Endoscopic sleeve gastroplasty was found to be safe and effective in children and adolescents with obesity, according to data published in the American Journal of Gastroenterology.
“We incorporated [endoscopic sleeve gastroplasty] into our standardized pediatric bariatric clinical pathway with a few modifications,” Aayed Alqahtani, MD, FRCSC, FACS, an associate professor of surgery at King Saud University in Riyadh, Saudi Arabia, and colleagues wrote. “Patients were offered enrollment in our pediatric weight loss program if their BMI was higher than the 95th percentile for age and sex.”
Endoscopic sleeve gastroplasty (ESG) was performed on a day-case basis. The first follow-up visit was assessed 2 weeks after ESG, and monthly follow-ups were planned for the first year.
According to the study, the 109 children and adolescents who underwent ESG had an average age of 17.6 years (91.7% girls) and all of Middle Eastern descent. Of these patients, 14 adolescents visited the ambulatory clinic for analgesia, one requested removal of endoscopic stitches due to abdominal pain and one underwent redo-ESG after one year due to weight regain. No adverse events, bleeding, mortality or unplanned admission were recorded in this study.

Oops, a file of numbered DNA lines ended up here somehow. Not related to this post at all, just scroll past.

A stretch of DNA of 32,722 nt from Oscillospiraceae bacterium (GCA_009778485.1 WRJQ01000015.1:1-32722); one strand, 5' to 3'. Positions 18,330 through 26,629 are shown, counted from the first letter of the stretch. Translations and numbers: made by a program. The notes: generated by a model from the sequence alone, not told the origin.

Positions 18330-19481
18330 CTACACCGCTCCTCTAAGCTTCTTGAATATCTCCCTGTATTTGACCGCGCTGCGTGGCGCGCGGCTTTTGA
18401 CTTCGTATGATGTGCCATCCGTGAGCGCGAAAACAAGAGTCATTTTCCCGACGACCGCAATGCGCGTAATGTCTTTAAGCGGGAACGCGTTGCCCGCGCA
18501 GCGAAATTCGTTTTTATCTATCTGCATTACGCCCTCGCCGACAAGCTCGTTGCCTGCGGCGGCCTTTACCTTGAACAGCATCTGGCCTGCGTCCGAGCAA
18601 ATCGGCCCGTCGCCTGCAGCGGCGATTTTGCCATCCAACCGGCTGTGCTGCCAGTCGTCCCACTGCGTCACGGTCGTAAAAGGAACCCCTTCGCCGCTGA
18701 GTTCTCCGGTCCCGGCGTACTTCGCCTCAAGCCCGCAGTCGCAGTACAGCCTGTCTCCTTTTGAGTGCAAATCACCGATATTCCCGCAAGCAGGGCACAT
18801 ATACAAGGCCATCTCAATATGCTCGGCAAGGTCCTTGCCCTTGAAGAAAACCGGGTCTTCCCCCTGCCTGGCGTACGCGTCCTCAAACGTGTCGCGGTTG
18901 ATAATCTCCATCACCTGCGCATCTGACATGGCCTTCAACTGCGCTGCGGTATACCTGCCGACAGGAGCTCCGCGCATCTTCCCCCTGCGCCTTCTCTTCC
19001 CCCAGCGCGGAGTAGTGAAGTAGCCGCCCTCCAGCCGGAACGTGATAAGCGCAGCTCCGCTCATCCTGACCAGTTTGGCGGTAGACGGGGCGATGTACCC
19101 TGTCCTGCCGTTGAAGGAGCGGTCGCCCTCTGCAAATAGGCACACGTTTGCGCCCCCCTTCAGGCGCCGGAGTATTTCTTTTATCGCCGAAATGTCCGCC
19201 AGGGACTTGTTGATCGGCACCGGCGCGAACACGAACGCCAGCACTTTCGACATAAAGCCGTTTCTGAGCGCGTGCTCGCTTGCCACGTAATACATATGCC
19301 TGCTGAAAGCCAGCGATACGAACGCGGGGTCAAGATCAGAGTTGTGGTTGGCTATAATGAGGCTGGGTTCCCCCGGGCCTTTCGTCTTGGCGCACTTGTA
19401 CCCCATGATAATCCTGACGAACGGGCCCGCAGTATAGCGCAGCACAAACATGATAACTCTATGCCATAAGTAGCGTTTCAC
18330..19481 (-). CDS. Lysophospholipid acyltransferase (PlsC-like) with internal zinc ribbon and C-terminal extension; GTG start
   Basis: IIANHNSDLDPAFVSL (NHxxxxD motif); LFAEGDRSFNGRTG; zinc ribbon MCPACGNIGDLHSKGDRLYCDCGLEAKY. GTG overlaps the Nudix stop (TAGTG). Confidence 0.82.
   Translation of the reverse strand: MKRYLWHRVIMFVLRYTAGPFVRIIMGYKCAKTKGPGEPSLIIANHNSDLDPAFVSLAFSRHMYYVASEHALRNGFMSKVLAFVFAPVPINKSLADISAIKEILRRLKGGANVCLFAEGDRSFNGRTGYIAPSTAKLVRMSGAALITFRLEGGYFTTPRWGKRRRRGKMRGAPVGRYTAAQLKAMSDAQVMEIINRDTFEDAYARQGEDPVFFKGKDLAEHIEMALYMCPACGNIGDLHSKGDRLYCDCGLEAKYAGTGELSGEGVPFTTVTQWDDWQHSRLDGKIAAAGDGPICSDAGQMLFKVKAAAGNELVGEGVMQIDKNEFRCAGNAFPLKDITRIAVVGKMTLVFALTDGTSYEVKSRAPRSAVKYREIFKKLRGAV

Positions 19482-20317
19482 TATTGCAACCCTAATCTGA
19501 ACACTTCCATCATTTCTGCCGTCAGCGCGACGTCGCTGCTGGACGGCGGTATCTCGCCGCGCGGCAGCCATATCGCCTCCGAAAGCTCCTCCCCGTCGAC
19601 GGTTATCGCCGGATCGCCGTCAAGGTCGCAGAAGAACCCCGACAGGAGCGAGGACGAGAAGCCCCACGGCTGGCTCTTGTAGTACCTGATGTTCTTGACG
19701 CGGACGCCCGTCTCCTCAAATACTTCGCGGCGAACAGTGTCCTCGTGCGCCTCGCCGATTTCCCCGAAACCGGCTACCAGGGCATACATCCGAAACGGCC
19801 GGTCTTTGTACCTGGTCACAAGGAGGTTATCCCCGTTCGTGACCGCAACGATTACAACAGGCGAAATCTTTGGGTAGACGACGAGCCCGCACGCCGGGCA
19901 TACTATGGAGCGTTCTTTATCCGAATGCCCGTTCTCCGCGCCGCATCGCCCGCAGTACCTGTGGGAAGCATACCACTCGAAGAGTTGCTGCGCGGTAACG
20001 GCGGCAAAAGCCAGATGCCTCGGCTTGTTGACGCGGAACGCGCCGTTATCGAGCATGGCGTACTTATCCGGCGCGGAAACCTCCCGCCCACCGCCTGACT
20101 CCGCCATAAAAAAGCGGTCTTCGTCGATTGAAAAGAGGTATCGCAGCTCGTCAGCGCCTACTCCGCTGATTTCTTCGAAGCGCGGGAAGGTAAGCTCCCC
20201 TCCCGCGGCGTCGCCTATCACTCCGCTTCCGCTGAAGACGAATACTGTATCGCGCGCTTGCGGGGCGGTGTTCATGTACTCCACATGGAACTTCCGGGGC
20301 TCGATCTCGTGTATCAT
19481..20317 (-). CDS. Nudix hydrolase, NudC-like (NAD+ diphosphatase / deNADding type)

Results showed that ESG was a safe option for children and adolescents with obesity. ESG demonstrated significant and sustained weight loss with the mean BMI dropping from 2kg/m2 to 1.3 kg/m2 9 months after the procedure. The ESG group lost 80% of excess weight during the first year following the procedure.
“It seems that ESG can be safely positioned between bariatric surgery and medical management of obesity in multidisciplinary pediatric obesity management algorithms,” Alqahtani wrote. “We recommend including ESG as a potential treatment option for children and adolescents with obesity.” – by Erin T. Welsh